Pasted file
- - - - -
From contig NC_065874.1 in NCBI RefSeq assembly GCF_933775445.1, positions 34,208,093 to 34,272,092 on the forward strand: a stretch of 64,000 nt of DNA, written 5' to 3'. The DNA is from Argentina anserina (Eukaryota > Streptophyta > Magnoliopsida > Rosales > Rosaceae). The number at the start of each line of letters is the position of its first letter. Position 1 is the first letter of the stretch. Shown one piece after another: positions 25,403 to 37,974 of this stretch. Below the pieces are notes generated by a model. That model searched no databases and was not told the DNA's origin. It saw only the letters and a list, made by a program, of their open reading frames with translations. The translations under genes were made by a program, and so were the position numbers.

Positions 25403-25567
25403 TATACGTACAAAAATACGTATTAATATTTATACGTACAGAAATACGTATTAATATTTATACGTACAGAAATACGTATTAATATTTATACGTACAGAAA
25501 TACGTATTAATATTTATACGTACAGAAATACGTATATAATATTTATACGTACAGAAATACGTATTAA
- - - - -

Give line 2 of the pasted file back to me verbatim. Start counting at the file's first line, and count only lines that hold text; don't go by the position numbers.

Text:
Positions 25403-25567